Ant-Man and the Wasp Review

While still maintaining fun, the new addition can’t help but be plagued by the franchise’s resurfacing problems

Stings Like a Bee


Ant-Man and the Wasp is a movie I am very divided on and I have spent the last few hours trying to find out why that is. Maybe it is because we have had spectacular Marvel movies preceding it that I should have lowered my expectations a little before coming in. Or maybe it is because I hold the first Ant-Man film so highly that a sequel could never live up to the hype. Nonetheless, Ant-Man and the Wasp is definitely an enjoyable Marvel movie that provides a nice counterbalance from the events of Infinity War with great action scenes and humor. Sadly it reverts back to some of the same problems that have previously existed in the franchise which we thought would be gone thanks to some excellent preceding movies but unfortunately still persist.

This movie won’t answer any questions you have about the events of Infinity War. It takes place prior to that film and after the events of Captain America: Civil War and follows Scott Lang’s last days under house arrest. Meanwhile, Hank Pym and Hope Van Dyne have discovered a way to bring back Janet Van Dyne from the Quantum Realm and begin to enlist Scott’s help in a mission to bring her back.

Paul Rudd is still perfect as Scott Lang/Ant-Man imbuing the same charm, wittiness, and fun personality he had in his previous two appearances. This time we focus a little more on the relationship he has for his daughter and how she is driving force for him to do good. It brought the character down and made him feel more human and empathizable as he is out doing crazy stunts. That motivation is easily one of the highlights for the movie and adds an emotional weight to his character.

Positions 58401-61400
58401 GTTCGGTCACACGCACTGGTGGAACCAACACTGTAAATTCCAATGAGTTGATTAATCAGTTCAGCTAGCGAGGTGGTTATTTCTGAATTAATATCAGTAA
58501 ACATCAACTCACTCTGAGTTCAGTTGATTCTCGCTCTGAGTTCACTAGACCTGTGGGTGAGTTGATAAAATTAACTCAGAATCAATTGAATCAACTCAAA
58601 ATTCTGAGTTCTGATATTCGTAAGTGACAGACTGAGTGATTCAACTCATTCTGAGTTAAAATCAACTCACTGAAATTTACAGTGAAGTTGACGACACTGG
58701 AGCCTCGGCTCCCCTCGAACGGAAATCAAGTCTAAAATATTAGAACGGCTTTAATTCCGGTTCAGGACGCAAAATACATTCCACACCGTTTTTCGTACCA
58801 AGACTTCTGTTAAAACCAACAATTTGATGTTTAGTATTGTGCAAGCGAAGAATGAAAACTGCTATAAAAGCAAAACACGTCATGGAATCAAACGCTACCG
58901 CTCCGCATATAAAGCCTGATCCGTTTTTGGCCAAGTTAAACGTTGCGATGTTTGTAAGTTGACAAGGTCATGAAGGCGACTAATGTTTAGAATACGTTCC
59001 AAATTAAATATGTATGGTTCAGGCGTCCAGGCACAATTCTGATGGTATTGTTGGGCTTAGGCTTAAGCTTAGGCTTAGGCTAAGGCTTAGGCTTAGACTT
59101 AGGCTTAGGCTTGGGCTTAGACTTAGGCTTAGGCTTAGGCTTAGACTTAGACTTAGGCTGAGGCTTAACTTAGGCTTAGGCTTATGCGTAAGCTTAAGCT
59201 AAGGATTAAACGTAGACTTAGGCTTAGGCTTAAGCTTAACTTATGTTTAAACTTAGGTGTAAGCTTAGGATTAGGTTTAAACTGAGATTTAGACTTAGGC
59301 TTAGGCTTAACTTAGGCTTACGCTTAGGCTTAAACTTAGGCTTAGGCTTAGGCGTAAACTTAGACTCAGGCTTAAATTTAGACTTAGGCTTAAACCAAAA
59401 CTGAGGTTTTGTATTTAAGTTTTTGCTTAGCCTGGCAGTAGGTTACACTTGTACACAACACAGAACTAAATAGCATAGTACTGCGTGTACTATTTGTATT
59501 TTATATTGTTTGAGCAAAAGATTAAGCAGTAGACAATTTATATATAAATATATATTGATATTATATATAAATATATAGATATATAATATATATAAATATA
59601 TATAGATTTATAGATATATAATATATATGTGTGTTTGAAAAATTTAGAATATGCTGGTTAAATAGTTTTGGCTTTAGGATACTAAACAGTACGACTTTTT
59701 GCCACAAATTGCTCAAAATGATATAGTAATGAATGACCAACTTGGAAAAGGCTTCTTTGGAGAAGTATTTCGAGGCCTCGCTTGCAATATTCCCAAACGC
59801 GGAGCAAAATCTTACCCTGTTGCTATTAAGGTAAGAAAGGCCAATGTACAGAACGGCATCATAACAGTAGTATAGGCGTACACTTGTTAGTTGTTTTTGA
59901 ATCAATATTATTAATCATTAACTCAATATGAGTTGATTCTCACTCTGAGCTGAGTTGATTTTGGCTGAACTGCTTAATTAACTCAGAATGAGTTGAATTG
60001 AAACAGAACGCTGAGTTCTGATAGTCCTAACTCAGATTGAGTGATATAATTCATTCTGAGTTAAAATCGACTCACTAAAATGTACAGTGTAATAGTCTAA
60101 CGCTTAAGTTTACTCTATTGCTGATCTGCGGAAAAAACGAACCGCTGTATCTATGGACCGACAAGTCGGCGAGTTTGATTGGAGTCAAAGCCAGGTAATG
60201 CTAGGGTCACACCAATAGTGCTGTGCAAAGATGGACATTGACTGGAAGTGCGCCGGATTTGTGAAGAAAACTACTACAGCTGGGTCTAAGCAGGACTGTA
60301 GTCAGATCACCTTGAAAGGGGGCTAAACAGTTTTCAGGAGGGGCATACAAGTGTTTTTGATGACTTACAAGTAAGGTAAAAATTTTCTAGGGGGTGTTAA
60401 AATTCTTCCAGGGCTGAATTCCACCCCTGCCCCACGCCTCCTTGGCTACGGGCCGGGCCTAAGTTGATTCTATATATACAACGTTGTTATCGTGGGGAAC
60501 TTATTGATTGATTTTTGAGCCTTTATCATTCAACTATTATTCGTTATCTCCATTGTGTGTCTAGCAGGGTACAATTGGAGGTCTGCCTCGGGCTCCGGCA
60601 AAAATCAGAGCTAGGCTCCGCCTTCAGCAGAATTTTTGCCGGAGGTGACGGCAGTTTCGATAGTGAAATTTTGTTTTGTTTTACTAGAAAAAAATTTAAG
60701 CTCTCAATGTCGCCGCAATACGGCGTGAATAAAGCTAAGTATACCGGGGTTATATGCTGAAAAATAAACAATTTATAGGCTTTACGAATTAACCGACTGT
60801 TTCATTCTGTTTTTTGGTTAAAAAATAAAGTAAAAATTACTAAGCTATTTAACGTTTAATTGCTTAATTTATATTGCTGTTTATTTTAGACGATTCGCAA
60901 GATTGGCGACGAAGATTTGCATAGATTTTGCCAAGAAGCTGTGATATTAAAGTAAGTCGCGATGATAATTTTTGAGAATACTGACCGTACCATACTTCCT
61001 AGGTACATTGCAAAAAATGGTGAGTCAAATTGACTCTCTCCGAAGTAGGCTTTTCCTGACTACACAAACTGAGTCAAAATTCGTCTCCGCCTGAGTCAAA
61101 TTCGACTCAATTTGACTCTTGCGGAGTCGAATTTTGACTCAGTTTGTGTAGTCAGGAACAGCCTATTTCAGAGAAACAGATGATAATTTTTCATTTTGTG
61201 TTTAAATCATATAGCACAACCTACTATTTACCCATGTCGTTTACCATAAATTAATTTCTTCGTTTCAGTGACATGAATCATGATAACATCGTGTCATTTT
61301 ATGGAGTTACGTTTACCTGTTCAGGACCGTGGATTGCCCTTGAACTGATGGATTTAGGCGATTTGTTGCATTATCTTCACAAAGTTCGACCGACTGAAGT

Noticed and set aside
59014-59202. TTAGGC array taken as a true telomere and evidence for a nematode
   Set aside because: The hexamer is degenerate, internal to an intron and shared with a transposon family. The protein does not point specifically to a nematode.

Evangeline Lilly as the Wasp definitely gets more to do in this movie, and for the most part it is mainly her show. She is more sophisticated and intuitive than Scott and that is excellently portrayed through dialogue and action sequences. Similar to Scott though, her journey is more personal as she is trying to free her mom who she hasn’t seen in 30 years. You feel the urgency in their mission and the glimmer of hope (hehe) that is in her eyes as she fights to see her mom again.

Of course Michael Pena is still the scene stealer he was in the previous movie, with his quick comedic timing and general happiness that embodies him. He helps the movie feel more light and fun which is much needed after the darkness that imbued Infinity War.

The movie’s strengths lie in its action sequences, family talks, and comedy. The movie has an advantage in that its superheroes have a very simple power, but is so versatile that it can pull off some amazing stunt work. Whether it is shrinking down and back up really quickly to take out a bad guy or growing to a the size of a building to take down a convoy, there is no shortness of creativity that has been put into those sequences.

There is also a lot of comedy in this movie which is very welcome. It balances well with the drama and is never used immaturely. When a serious family discussion is happening you feel the weight and heart of the moment, and when Scott is having witty banter with Hank Pym you’re laughing til it hurts. It is a great blend that makes this a highly entertaining movie.